BMP sets up poster attack on Tories as Blair stays negative

Labour is to shelve plans for a positive campaign about its policies in favour of another assault on the Government’s economic record.

Labour is to shelve plans for a positive campaign about its

policies in favour of another assault on the Government’s economic

record.



Tony Blair, the party leader, originally asked campaign strategists to

draw up proposals to promote Labour’s programme, but he has been

persuaded that the party should continue with ’attack advertising’.



An anti-Tory blitz is due to break in a fortnight on 1,500 poster sites.

It follows Labour’s controversial campaign claim last month that the

Tories would put VAT on food if re-elected.



While Labour officials insist the party will advertise its own policies

before the general election, its decision to remain on the attack will

fuel the political row over negative campaigning.



Blair risks accusations of ’double standards’ after promising that his

party would not resort to American-style negative attacks and drawing up

plans for a Labour government to restrict election campaign budgets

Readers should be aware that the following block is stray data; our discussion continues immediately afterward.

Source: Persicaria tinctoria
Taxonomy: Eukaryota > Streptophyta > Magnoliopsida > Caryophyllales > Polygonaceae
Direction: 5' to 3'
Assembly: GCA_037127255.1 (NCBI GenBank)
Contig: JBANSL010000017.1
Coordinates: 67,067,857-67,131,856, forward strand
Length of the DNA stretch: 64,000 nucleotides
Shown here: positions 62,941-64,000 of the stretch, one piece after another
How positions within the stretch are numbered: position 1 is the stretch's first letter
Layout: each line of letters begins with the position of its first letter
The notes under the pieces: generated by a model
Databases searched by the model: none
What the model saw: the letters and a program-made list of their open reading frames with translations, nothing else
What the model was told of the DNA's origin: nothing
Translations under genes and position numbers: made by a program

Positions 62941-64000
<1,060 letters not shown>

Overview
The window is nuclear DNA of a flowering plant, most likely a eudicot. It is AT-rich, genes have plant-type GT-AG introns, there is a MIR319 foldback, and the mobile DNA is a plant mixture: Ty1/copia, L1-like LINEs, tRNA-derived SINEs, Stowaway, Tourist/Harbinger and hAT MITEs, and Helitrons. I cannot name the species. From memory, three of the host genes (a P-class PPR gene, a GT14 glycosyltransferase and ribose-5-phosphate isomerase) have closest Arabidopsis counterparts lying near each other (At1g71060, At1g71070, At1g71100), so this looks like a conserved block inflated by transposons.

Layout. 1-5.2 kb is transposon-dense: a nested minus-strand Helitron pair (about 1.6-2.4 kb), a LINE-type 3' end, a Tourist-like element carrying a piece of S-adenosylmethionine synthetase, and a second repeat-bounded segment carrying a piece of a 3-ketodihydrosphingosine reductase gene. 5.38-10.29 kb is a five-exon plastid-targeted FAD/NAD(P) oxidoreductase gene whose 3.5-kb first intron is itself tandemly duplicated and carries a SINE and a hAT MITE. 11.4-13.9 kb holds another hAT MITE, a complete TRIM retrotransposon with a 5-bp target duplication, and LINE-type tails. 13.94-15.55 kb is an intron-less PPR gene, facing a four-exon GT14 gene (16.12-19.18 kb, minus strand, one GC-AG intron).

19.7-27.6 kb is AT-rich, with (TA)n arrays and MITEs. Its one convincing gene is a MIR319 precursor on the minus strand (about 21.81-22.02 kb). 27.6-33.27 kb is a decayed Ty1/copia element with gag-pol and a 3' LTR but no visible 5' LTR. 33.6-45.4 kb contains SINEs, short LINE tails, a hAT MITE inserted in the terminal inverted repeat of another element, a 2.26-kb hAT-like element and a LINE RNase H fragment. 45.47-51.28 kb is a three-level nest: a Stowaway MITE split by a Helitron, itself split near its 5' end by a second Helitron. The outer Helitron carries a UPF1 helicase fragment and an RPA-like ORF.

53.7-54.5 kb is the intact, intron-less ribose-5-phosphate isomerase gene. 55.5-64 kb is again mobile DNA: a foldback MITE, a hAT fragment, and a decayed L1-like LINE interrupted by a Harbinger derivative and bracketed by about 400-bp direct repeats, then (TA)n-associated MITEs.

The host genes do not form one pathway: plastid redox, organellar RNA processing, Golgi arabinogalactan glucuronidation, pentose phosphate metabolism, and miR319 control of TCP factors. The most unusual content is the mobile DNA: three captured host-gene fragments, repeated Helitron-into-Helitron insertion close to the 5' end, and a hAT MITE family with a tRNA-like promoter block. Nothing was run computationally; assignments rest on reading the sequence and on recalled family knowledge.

(Campaign, 24 January).



One Labour source said: ’There is a desire to put a positive case, but

the feeling is that positive does not really work.’ He recalled that BMP

DDB came under fire from within the Labour Party over a ’bland’ campaign

on its five pledges last autumn.



A Tory official said: ’It is clear Labour is running the more negative

campaign.’ He added that the Tory effort would be more positive than at

the 1992 election.



The Tories continued their ’red tear’ offensive this week when M&C

Saatchi unveiled a poster and press campaign featuring a patriotic lion

and the words, ’New Labour. Euro Danger.’



Tory strategists are convinced that ads that work at ’an emotional

level’ are more effective than those such as Labour’s claims on tax,

which they believe the public dismiss as part of the parties’ slanging

match.



Tory sources say their ’twin track’ approach will go positive by

featuring John Major and the Government’s economic successes before

polling day.



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